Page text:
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Maidens On The Mall: Hulu Series Brings Red Cloaks To Steps Of Lincoln Memorial


If you were here visiting Washington, D.C., last week, you might have caught a startling sight - groups of young women dressed in floor-length red capes and oversized white bonnets strolling along the paths leading to the Lincoln Memorial. The women were extras in Hulu TV's adaptation of Margaret Atwood's novel "The Handmaid's Tale."

As NPR's Lynn Neary reports, they were filming a scene for the upcoming season.

LYNN NEARY, BYLINE: There was a lot going on at the Lincoln Memorial that day. Tourists were being ushered into the monument by some members of the film crew...


UNIDENTIFIED PERSON #1: Anybody want to go up?

UNIDENTIFIED PERSON #2: We're open, guys. You're more than welcome to...

UNIDENTIFIED PERSON #1: Up the steps, and off you go.

NEARY: ...While others were getting ready to shoot the scene.


UNIDENTIFIED PERSON #3: OK, handmaids, let's do another kneeling rehearsal.

NEARY: "The Handmaid's Tale" is set in Gilead, a fictional country ruled by religious extremists. Fertile women, known as handmaids, are forced to become surrogate mothers for the rulers and their infertile wives. So the sight of these red-caped women on the steps of this majestic, white monument to freedom was chilling.


UNIDENTIFIED PERSON #3: OK, good morning, handmaids. Thank you for coming out and helping us out. You guys look amazing.

NEARY: Two-hundred women portrayed the handmaids, but producer Kim Todd says, in the end, it will look like a lot more.

KIM TODD: We will replicate those with our visual effects so that the final shot will have thousands of handmaids stretching down the Mall between the Lincoln Memorial and the Washington Monument.

NEARY: As rehearsal gets underway, the women stand in rows, their heads bowed down, facing the ground.


UNIDENTIFIED PERSON #3: That's pretty good. OK. And what I'm going to do is I'm going to go, and kneel. And you'll do the action, OK? So here we go. And kneel.

NEARY: The women kneel in unison, their faces completely obscured by their winged caps.

Anna Tummarello (ph) says wearing that cap makes you feel ashamed.

ANNA TUMMARELLO: We were talking on the ride over on the bus about how just humbling it is. You can't make eye contact with anybody for a few minutes after you first put it on.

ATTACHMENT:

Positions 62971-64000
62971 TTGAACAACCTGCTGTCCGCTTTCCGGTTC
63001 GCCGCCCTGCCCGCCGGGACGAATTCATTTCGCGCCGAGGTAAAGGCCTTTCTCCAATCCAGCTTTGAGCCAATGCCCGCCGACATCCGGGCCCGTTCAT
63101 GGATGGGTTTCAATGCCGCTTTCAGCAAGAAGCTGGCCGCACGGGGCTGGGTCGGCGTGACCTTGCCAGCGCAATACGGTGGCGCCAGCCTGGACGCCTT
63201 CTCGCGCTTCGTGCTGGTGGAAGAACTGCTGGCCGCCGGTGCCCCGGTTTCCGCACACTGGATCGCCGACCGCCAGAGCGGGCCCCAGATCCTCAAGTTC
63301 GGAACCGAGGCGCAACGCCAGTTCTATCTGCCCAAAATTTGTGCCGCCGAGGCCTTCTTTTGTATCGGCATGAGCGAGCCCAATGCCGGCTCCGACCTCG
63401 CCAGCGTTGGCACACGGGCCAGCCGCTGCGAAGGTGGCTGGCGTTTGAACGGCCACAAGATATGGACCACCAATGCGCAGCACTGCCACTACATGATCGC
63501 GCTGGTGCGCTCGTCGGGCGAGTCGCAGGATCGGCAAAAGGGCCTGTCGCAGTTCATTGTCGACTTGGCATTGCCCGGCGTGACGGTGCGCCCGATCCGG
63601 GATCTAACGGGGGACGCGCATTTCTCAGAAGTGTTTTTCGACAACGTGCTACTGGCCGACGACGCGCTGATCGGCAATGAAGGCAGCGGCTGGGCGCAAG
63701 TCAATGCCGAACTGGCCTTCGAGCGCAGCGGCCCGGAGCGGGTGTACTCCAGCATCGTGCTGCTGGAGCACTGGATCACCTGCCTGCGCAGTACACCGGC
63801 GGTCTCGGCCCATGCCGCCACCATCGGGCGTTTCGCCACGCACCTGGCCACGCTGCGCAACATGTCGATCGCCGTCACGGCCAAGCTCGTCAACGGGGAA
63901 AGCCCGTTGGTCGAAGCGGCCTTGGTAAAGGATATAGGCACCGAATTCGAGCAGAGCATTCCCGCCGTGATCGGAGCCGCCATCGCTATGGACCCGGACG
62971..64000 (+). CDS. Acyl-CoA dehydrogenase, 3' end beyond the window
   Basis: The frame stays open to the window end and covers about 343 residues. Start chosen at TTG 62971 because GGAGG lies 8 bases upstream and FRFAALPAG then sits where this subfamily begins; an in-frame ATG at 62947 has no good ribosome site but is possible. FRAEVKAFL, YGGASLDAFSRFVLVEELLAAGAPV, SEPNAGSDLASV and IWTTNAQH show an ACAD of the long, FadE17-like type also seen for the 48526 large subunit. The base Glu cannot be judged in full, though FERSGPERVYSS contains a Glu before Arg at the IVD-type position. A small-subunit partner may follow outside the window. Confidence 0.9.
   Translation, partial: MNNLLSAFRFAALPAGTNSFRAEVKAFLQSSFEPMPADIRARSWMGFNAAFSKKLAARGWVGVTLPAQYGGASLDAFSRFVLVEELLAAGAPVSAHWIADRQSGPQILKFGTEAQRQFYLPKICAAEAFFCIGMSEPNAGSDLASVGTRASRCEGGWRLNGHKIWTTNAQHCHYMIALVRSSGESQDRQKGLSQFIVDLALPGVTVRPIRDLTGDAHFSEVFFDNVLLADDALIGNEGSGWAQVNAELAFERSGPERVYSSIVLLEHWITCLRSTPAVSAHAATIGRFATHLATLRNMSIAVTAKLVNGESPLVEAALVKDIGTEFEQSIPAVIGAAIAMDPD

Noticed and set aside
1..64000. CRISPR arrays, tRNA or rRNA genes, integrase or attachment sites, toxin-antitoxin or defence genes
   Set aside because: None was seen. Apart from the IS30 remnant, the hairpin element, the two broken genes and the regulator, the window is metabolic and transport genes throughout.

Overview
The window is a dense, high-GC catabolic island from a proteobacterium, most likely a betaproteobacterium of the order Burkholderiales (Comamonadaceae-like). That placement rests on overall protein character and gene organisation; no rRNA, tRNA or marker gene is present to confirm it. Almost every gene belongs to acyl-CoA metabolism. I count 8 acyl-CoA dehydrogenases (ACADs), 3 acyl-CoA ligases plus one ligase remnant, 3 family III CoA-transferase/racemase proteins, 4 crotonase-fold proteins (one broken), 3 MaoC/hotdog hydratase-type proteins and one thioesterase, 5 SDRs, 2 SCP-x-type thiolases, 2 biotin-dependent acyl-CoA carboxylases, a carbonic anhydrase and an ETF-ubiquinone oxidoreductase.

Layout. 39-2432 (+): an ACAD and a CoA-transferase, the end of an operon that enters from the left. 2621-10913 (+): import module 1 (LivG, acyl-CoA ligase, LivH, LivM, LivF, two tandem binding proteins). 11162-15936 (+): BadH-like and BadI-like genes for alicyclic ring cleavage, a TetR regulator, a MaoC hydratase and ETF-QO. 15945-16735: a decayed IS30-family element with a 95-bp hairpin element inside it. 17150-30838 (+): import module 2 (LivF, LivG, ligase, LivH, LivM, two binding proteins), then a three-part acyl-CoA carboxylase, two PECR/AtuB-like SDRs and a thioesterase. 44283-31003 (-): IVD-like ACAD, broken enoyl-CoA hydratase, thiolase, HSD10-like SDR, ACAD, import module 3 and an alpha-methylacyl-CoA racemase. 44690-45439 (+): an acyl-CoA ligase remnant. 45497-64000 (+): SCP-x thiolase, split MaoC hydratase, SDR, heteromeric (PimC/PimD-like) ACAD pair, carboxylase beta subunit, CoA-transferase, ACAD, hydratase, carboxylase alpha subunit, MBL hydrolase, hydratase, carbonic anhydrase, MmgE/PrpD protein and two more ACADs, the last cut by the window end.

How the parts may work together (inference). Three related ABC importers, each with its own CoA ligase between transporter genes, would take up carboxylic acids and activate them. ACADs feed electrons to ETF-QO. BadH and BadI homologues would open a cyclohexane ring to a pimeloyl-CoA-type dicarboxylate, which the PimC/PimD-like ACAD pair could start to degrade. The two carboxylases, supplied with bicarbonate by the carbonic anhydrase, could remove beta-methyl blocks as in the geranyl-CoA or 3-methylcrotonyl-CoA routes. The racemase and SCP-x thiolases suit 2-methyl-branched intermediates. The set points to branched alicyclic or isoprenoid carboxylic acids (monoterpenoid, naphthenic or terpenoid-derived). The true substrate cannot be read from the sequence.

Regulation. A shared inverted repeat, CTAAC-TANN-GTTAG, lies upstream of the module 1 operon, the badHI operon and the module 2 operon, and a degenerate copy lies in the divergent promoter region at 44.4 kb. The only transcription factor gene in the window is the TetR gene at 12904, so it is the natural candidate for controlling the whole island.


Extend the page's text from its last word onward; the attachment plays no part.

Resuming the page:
NEARY: But Amy Shea (ph) says she gets a different feeling when she's surrounded by the other handmaids.

AMY SHEA: It kind of feels powerful, too, in a way.

UNIDENTIFIED PERSON #4: Yeah, it feels powerful, which is very ironic...

SHEA: Yeah, it's kind of ironic because we're not supposed to be powerful. But us all together here kind of is powerful, in a way.

NEARY: Watching from the sidelines is executive producer Warren Littlefield. He says since the show first went into production, the lines between fiction and reality have blurred at times.

WARREN LITTLEFIELD: The wardrobe of the handmaids has become a symbol of rising up against depression, particularly for women, and fighting back.

NEARY: As they prepare to shoot the actual scene, the lead actors emerge on the top steps of the memorial, overlooking the handmaids below.


UNIDENTIFIED PERSON #3: You'll get a separate cue for Yvonne and Joe. I'll call it out. Thank you. And rolling.


NEARY: One of the leaders of Gilead and his wife stand on each side of their handmaid, played by Elisabeth Moss. This scene, says producer Kim Todd, depicts a show of power.

TODD: It's a little bit like any country when they want to have a show of strength, but they're not running tanks through the street. They're showing the power of their prayer.


UNIDENTIFIED PERSON #3: Lord above, we beseech you. Hear our prayer. Ready? And kneel.

NEARY: The Lincoln Memorial is a monument to all the values Gilead has betrayed. Shooting this scene in this place, says Warren Littlefield, is a powerful experience.

LITTLEFIELD: June, Lizzie (ph) Moss, is kneeling on the exact same spot where Martin Luther King gave his "I Have A Dream" speech. So, yeah, goosebumps and chills over what that means.

NEARY: In the final show, the thousands of computer-generated handmaids will be kneeling in the shadow of a Washington Monument that has been changed into a cross.

Lynn Neary, NPR News, Washington. Transcript provided by NPR, Copyright NPR.

Lynn Neary is an NPR arts correspondent covering books and publishing.